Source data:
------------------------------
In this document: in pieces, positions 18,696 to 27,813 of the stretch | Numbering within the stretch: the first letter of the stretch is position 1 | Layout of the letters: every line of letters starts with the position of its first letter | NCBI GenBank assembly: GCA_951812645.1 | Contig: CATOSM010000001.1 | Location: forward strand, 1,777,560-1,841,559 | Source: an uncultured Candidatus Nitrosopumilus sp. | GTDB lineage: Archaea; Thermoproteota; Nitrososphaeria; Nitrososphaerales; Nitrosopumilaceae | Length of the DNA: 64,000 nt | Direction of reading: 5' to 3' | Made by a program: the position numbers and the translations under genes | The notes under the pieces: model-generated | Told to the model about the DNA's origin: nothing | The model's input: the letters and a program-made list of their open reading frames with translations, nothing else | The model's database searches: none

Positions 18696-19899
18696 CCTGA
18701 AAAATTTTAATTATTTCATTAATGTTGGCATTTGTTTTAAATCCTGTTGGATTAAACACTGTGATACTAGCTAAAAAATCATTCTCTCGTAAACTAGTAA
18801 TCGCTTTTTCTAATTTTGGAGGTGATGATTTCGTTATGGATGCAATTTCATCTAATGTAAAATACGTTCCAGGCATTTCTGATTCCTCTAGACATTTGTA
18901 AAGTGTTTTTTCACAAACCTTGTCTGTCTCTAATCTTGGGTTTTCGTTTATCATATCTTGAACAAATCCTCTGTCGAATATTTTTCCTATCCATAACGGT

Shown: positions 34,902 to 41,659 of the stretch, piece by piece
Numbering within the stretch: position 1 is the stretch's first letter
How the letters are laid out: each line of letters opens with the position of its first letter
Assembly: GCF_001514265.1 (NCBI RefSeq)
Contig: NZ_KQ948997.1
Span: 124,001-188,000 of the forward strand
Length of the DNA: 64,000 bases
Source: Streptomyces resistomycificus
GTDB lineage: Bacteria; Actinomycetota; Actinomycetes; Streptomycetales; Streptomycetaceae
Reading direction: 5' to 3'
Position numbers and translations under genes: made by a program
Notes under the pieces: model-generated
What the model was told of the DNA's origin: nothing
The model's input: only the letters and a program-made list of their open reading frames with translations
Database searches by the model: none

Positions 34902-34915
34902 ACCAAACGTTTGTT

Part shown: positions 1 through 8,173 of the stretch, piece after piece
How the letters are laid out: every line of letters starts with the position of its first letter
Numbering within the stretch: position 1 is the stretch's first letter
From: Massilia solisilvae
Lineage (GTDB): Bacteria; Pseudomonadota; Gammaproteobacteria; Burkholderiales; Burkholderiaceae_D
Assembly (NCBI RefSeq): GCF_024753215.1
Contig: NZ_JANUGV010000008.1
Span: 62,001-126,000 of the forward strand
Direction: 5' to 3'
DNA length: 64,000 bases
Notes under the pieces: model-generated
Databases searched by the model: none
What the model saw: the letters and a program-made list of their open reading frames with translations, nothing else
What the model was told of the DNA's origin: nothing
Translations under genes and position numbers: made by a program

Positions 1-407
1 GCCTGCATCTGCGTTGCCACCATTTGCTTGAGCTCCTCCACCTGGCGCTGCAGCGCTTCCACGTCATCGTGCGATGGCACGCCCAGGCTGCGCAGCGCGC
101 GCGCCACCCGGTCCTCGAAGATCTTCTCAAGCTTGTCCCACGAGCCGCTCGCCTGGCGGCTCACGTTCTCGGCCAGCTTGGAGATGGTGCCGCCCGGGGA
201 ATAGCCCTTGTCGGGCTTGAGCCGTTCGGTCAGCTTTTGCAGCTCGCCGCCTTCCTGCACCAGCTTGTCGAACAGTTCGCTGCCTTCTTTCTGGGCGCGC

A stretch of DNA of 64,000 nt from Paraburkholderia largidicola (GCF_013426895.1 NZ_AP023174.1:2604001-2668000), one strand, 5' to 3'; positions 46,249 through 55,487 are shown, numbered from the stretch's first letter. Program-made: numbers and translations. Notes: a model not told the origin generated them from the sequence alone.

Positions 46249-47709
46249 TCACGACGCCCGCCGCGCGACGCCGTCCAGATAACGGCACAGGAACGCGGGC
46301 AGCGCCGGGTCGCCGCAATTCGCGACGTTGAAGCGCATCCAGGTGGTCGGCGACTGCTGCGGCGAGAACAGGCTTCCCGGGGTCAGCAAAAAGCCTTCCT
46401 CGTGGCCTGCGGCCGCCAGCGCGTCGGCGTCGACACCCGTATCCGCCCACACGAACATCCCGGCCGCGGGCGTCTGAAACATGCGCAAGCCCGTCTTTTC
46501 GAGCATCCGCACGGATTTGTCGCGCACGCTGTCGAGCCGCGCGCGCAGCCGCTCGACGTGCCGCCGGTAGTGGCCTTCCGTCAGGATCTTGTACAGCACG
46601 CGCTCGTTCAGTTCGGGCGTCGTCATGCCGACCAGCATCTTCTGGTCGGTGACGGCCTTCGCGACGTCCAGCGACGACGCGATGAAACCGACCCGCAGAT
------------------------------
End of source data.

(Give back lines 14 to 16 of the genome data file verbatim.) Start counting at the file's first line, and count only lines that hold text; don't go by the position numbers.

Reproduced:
Source: Streptomyces resistomycificus
GTDB lineage: Bacteria; Actinomycetota; Actinomycetes; Streptomycetales; Streptomycetaceae
Reading direction: 5' to 3'